And because he is this projection of the manifestations of our good qualities, he is not going to lay any trips on us. In fact he is encouraging us to place ourselves in our best possible light; to really see ourselves with this wisdom growing, this compassion, this willingness to purify, our Bodhicitta growing. So she says, the way to add some power and some benefit to this is, that just as in many parts of our lives where we see something that we’re very clear about a decision that we have to make, our wisdom mind has decided we have to make a choice. And she says, you know those times when you have to make those really tough, wise decisions (and in this practice we have been confessing, we’ve been purifying, we’ve made a strong resolve to change a lot of our destructive behaviors). She says it’s really great to have Vajrasattva as our own wisdom mind saying, “You know this is really great what you’re doing.” Just like in our regular life when we have these hard good choices to make, and we have a really good friend that says, “Go for it you’re really on the right track.” And so we see him as our wisdom mind supporting us in all aspects of our virtuous activity.
And so then when we get to the point (the next paragraph) where it says:
With delight Vajrasattva melts into light and dissolves into you. Your body, speech and mind become inseparably one with Vajrasattva’s holy body, speech and mind. Concentrate on this.
So here she says, “Well, okay, you’ve got this projection from your mind on the top of your head, of all of your good qualities and your buddha potential, but then he just doesn’t walk away and say, ‘See you later.'” So you imagine that he is delighted, that he melts into light, and unites into your own good heart. And that he comes back into our minds, the very mind that projected that buddha potential on the crown of our heads, and now becomes inseparable with our own body, speech and mind. So after a while, hopefully, Vajrasattva is in our own good heart and it’s a little bit hard to tell the difference between them; that they are actually that close together.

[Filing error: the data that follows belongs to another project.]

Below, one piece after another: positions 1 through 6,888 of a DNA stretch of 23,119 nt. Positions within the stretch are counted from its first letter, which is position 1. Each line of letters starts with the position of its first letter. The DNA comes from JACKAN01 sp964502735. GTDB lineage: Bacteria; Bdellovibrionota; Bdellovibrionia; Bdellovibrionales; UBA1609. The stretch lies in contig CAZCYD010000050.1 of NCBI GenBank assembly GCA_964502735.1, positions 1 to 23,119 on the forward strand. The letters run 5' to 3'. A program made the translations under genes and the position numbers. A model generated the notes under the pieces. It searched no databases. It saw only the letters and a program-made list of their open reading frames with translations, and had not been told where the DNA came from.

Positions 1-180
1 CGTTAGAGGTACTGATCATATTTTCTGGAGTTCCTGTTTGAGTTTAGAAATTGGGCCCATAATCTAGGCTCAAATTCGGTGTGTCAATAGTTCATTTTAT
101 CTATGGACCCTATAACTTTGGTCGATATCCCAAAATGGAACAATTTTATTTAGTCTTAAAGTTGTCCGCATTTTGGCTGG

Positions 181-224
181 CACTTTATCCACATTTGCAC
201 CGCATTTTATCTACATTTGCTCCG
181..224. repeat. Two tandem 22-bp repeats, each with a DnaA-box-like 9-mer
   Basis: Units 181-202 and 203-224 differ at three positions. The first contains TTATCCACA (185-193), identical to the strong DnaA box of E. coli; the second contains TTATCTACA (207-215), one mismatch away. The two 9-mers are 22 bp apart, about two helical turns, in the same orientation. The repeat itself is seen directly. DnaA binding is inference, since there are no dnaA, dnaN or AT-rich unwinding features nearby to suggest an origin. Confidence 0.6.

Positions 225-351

And so that’s how she encourages us to see him. And to not see him as some sort of external being that has the power to forgive or to save us, or that’s someone that we have to please or appease in any way. But that this is a skillful means to work on our own mind; to grow our own good qualities, our own confidence in the power of the practice and in the strength and determination of our minds, as well as our own potential to become awaken for the benefit of all sentient beings. So it’s basically saying, “Be the Vajrasattva that we all want to become.”
Venerable Thubten Semkye
Ven. Semkye was the Abbey's first lay resident, coming to help Venerable Chodron with the gardens and land management in the spring of 2004. She became the Abbey's third nun in 2007 and received bhikshuni ordination in Taiwan in 2010. She met Venerable Chodron at the Dharma Friendship Foundation in Seattle in 1996. She took refuge in 1999. When the land was acquired for the Abbey in 2003, Ven. Semye coordinated volunteers for the initial move-in and early remodeling. A founder of Friends of Sravasti Abbey, she accepted the position of chairperson to provide the Four Requisites for the monastic community. Realizing that was a difficult task to do from 350 miles away, she moved to the Abbey in spring of 2004. Although she didn't originally see ordination in her future, after the 2006 Chenrezig retreat when she spent half of her meditation time reflecting on death and impermanence, Ven. Semkye realized that ordaining would be the wisest, most compassionate use of her life. View pictures of her ordination. Ven. Semkye draws on her extensive experience in landscaping and horticulture to manage the Abbey's forests and gardens. She oversees "Offering Volunteer Service Weekends" during which volunteers help with construction, gardening, and forest stewardship.